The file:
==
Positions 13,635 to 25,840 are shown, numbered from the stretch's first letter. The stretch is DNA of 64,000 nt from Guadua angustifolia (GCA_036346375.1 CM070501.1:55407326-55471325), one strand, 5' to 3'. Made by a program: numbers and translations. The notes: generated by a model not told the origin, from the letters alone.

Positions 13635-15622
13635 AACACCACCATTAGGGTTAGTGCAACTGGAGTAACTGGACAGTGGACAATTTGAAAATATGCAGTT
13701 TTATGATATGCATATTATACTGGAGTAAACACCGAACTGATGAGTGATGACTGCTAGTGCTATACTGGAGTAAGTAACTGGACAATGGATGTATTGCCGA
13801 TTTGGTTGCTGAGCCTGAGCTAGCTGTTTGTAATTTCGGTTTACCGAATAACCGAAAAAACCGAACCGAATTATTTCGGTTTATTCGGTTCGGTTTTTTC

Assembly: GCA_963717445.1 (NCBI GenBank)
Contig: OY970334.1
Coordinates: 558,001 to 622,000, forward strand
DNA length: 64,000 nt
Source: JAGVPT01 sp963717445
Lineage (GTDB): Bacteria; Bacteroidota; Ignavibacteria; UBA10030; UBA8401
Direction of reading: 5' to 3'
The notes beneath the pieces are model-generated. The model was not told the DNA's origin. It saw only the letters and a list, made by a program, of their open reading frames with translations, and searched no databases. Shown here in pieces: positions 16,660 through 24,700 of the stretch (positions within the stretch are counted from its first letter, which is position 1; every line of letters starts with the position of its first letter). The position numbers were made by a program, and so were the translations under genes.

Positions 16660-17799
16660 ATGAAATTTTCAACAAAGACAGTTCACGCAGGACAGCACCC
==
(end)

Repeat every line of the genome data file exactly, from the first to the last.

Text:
Positions 13,635 to 25,840 are shown, numbered from the stretch's first letter. The stretch is DNA of 64,000 nt from Guadua angustifolia (GCA_036346375.1 CM070501.1:55407326-55471325), one strand, 5' to 3'. Made by a program: numbers and translations. The notes: generated by a model not told the origin, from the letters alone.

Positions 13635-15622
13635 AACACCACCATTAGGGTTAGTGCAACTGGAGTAACTGGACAGTGGACAATTTGAAAATATGCAGTT
13701 TTATGATATGCATATTATACTGGAGTAAACACCGAACTGATGAGTGATGACTGCTAGTGCTATACTGGAGTAAGTAACTGGACAATGGATGTATTGCCGA
13801 TTTGGTTGCTGAGCCTGAGCTAGCTGTTTGTAATTTCGGTTTACCGAATAACCGAAAAAACCGAACCGAATTATTTCGGTTTATTCGGTTCGGTTTTTTC

Assembly: GCA_963717445.1 (NCBI GenBank)
Contig: OY970334.1
Coordinates: 558,001 to 622,000, forward strand
DNA length: 64,000 nt
Source: JAGVPT01 sp963717445
Lineage (GTDB): Bacteria; Bacteroidota; Ignavibacteria; UBA10030; UBA8401
Direction of reading: 5' to 3'
The notes beneath the pieces are model-generated. The model was not told the DNA's origin. It saw only the letters and a list, made by a program, of their open reading frames with translations, and searched no databases. Shown here in pieces: positions 16,660 through 24,700 of the stretch (positions within the stretch are counted from its first letter, which is position 1; every line of letters starts with the position of its first letter). The position numbers were made by a program, and so were the translations under genes.

Positions 16660-17799
16660 ATGAAATTTTCAACAAAGACAGTTCACGCAGGACAGCACCC